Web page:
NP board considers COVID-19 concerns with e-learning
BAINBRIDGE -- Thursday saw a whirlwind of action on the part of community leaders, educators and organizers in relation to the developing spread of the coronavirus, or COVID-19.
Not only was it announced that the annual Ag Day festivities were being canceled, DePauw University and Ivy Tech also announced that classes were being transitioned to online learning.
Putnam County schools have been also preparing for the worst scenario which may arise as the situation is developing hourly, with school leaders stressing greater precautions.
As such, Superintendent Nicole Singer and the North Putnam School Board convened an emergency meeting on addressing COVID-19 with this in mind Thursday evening.
However, North Putnam Schools announced later Friday afternoon in a letter to parents that school instruction would transition to e-learning for all of the next week prior to spring break.
All practices, events and use of school facilities were canceled for the period of the closure and through the break beginning Friday evening.
It was also stipulated that students would be able to bring home their devices, as well as any medication they might be keeping at school.
Chartwells, North Putnam’s food service provider, will also be working to provide “to-go” options for students who need food during the closures.
“During this time, we encourage all students, staff, and families to practice social distancing, stay home as much as possible, and avoid large groups of people,” the letter stated. “We have not yet made any decisions regarding events between spring break and the end of the school year. This situation is fluid.”
In the letter, Singer added that all e-learning assignments will be due at the beginning of school on Monday, March 30.
The hope at this point is that students and staff will be able to return to school on this date.
Much of the Thursday session revolved around how the school corporation would act with regard to instruction and activities if COVID-19 may be confirmed in Putnam County. This was with the understanding that an infection has not been reported as of yet.
Taking effect from Thursday, Gov. Eric Holcomb stipulated that school corporations would be given a 20-day waiver from the required 180 instructional days. The announcement added that these days do not have to be consecutive and can be “leveraged as needed.”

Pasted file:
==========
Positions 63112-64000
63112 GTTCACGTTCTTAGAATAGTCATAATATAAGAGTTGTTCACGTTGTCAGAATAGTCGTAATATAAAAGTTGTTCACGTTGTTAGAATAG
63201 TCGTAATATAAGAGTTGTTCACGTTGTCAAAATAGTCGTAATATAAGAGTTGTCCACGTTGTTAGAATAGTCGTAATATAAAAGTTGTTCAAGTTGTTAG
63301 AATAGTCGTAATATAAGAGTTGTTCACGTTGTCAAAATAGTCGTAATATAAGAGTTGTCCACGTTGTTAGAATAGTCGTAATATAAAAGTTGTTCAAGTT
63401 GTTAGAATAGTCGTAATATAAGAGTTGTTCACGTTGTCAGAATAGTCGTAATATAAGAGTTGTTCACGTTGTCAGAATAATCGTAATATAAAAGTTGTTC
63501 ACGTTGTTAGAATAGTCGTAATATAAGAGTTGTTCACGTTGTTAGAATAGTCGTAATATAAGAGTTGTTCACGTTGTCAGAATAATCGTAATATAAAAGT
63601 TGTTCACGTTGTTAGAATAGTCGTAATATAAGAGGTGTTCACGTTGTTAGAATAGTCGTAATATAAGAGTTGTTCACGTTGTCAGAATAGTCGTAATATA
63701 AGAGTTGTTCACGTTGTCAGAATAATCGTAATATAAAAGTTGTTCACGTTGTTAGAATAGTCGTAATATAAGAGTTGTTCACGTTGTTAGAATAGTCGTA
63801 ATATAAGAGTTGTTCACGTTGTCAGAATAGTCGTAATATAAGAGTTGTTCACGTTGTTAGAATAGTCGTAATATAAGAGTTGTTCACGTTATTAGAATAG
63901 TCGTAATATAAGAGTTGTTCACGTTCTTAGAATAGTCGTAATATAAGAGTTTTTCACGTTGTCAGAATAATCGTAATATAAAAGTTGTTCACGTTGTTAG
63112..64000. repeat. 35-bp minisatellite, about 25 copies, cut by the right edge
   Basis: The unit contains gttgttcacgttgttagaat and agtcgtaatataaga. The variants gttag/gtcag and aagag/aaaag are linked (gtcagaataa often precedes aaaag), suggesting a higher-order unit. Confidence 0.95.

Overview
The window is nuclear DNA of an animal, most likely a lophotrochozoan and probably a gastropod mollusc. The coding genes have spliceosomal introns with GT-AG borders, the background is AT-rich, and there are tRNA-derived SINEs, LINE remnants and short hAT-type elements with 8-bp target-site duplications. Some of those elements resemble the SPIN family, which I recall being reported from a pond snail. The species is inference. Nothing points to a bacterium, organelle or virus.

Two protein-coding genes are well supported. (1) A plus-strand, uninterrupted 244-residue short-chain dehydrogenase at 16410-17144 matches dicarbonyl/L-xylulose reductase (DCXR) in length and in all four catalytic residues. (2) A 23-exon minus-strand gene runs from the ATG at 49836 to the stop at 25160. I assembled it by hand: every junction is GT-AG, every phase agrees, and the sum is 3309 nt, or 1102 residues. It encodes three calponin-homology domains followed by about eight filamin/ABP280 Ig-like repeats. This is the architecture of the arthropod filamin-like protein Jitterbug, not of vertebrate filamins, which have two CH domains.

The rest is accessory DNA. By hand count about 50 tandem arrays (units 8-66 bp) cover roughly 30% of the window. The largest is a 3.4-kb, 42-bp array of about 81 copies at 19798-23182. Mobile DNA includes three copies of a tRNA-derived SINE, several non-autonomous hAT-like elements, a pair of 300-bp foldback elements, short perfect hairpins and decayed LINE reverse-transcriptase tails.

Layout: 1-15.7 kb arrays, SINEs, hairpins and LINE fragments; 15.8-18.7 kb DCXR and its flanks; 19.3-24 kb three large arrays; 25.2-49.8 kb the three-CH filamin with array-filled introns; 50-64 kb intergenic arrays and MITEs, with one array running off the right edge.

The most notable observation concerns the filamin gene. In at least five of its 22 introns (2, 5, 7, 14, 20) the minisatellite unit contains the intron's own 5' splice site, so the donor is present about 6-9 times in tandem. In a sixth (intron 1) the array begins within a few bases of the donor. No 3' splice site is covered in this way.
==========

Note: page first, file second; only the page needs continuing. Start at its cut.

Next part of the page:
Singer said that a major concern with regard to e-learning is that some students would not have reliable connectivity at home, and thus not be able to turn in online work.
She said a list of available WiFi spots in Roachdale, Bainbridge, Greencastle and Crawfordsville would be compiled and distributed to parents and students. This was followed up in the letter sent out Friday.
A major consideration Singer pointed to was for teachers to “think creatively” with designing and leading e-learning courses. She said she recognized that parents would question whether this instruction would be “authentic.”
Teachers will be expected to have office hours during the normal school day from 9 a.m. to 3 p.m., with all North Putnam teachers available at the same time. An evening block is tentatively set for 7 to 8 p.m. if the closures extend further.
Singer said that teachers would be encouraged to have assignments up by 9 a.m., as well as to make paper packets for students who are already known not to have capable internet connectivity at home.
“I told them I am anticipating the worst and hoping for the best,” Singer said, adding that administration would be flexible with how classes and sicknesses are reported and handled.
Ultimately, it was stressed that communication between administrators, students and parents was imperative as the circumstances surrounding the spread will have to adapt.
The North Putnam School Board’s monthly regular meeting is tentatively scheduled for next Thursday, March 19 at 7 p.m. at the North Putnam Administration Office in Bainbridge.